For immediate release ‐ April 11, 2016
Contact: Emelia Cowans, 919.707.9837. Images available upon request
Presentation followed by book sale and signing of Trull’s “Slothlove,” plus Living Conservatory tour
RALEIGH — In recent years the world has fallen in love with sloths. Their sleepy rise to fame has led to appearances in children’s movies, on t-shirts and on social media, but one woman in particular knows all too well how special they are. Sam Trull, director of the Sloth Institute in Costa Rica, will give a free presentation entitled “For the Love of Sloths” in the North Carolina Museum of Natural Sciences’ WRAL 3D Theater, Thursday, April 21, 7 p.m. The talk will be followed by the sale and signing of Trull’s new book, “Slothlove,” and a late-night stroll through the Museum’s Living Conservatory, home of the Museum’s own popular sloth.
In her talk, Trull will share how her world changed forever when she gave up her comfortable life in the United States for the wilds of Costa Rica and how after almost 20 years of working with animals, sloths captured her heart. “Slothlove” is a stunning 100-page art-and-photography book that takes us on an inspiring and intimate visual journey into the world of sloths and features photos taken by the author. Woven between the images are unforgettable stories of heartbreak and survival, as well as interesting facts about these intelligent, elusive and beautiful creatures.
Immediately following the talk and brief Q & A, the audience will be invited to take a walk through the Museum’s Living Conservatory (4th floor), where a two-toed sloth has lived for the past 15 years. During the day, the sloth stays tucked in his enclosure at the top of a tree inside the Living Conservatory, but the likelihood of seeing him is higher from 8 to 9 p.m. Copies of “Slothlove” will be for sale in the Acro Café, adjacent to the Living Conservatory, during the same time. Trull will also be on hand to answer questions and sign copies.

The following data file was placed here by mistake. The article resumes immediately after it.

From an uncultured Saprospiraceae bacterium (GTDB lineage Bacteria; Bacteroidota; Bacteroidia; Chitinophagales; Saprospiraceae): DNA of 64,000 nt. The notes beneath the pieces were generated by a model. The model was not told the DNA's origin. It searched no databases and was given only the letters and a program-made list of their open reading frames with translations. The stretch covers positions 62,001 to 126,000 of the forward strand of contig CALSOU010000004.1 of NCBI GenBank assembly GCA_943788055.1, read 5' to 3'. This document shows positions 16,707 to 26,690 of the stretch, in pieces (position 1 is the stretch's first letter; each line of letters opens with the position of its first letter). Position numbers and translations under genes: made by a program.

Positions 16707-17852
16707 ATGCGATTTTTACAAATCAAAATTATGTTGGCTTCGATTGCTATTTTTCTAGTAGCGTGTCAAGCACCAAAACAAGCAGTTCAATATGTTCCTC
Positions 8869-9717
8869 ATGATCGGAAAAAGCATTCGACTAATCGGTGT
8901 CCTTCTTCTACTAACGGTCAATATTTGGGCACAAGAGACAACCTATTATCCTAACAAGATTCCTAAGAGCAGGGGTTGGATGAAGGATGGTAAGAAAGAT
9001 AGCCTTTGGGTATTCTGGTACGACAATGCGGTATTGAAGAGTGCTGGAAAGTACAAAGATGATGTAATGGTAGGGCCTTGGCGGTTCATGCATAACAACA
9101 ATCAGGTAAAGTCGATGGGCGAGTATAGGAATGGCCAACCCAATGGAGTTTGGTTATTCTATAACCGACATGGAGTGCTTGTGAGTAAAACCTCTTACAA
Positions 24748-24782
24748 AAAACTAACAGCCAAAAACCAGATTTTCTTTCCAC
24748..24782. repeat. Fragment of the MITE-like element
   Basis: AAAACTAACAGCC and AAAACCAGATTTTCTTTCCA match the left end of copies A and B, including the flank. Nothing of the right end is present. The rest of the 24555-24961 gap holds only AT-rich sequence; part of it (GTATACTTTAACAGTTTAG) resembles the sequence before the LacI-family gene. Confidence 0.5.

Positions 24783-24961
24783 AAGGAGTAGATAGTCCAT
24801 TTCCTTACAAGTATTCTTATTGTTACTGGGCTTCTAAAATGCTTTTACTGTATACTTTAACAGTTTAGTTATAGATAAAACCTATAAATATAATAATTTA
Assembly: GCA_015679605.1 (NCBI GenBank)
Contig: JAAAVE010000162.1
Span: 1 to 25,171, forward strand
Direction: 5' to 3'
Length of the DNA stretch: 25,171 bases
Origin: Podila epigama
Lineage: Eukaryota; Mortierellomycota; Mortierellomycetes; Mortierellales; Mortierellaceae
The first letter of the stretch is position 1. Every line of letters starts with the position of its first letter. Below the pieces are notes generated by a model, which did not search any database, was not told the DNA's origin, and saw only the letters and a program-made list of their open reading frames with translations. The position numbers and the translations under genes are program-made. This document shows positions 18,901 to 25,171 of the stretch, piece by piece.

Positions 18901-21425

About the Author
After receiving her B.S. in zoology from North Carolina State University, Trull went on to earn a Master’s in primate conservation from Oxford Brookes University in the United Kingdom. Over the last three years, she has logged more than 15,000 hours working with sloths and has become dedicated to their survival and conservation. In August 2014, Trull co-founded the Sloth Institute Costa Rica, with a vision of enhancing the welfare and conservation of sloths through research and education. In addition to her conservation efforts, Trull has practiced photography since 2010. Her photos have been published by BBC One, BBC Earth, The Washington Post, Good Morning America, The Huffington Post, The Tico Times, La Nación (Costa Rica), Indy Week, Our State Magazine and others. Trull and the sloths were featured in an episode of the BBC One series Nature’s Miracle Orphans, which aired on PBS stations around the United States.
The North Carolina Museum of Natural Sciences (11 W. Jones St. and 121 W. Jones St.) in downtown Raleigh, is the state’s most visited cultural attraction. It is an active research institution that engages visitors of every age and stage of learning in the wonders of science and the natural world, drawing them into the intriguing fields of study that are critical to the future of North Carolina. Hours: Mon.- Sat., 9 a.m.-5 p.m., and Sun., noon-5 p.m. Admission is free. Visit the Museum on the Web at www.naturalsciences.org. Emlyn Koster, PhD, Director; Susan Kluttz, Secretary, N.C. Department of Natural and Cultural Resources; Pat McCrory, Governor.
About the North Carolina Department of Natural and Cultural Resources
The N.C. Department of Natural and Cultural Resources (NCDNCR) is the state agency with a vision to be the leader in using the state’s natural and cultural resources to build the social, cultural, educational and economic future of North Carolina. Led by Secretary Susan Kluttz, NCDNCR’s mission is to improve the quality of life in our state by creating opportunities to experience excellence in the arts, history, libraries and nature in North Carolina by stimulating learning, inspiring creativity, preserving the state’s history, conserving the state’s natural heritage, encouraging recreation and cultural tourism, and promoting economic development.
NCDNCR includes 27 historic sites, seven history museums, two art museums, two science museums, three aquariums and Jennette’s Pier, 39 state parks and recreation areas, the N.C. Zoo, the nation’s first state-supported Symphony Orchestra, the State Library, the State Archives, the N.C. Arts Council, State Preservation Office and the Office of State Archaeology, along with the Division of Land and Water Stewardship. For more information, please call (919) 807-7300 or visit www.ncdcr.gov.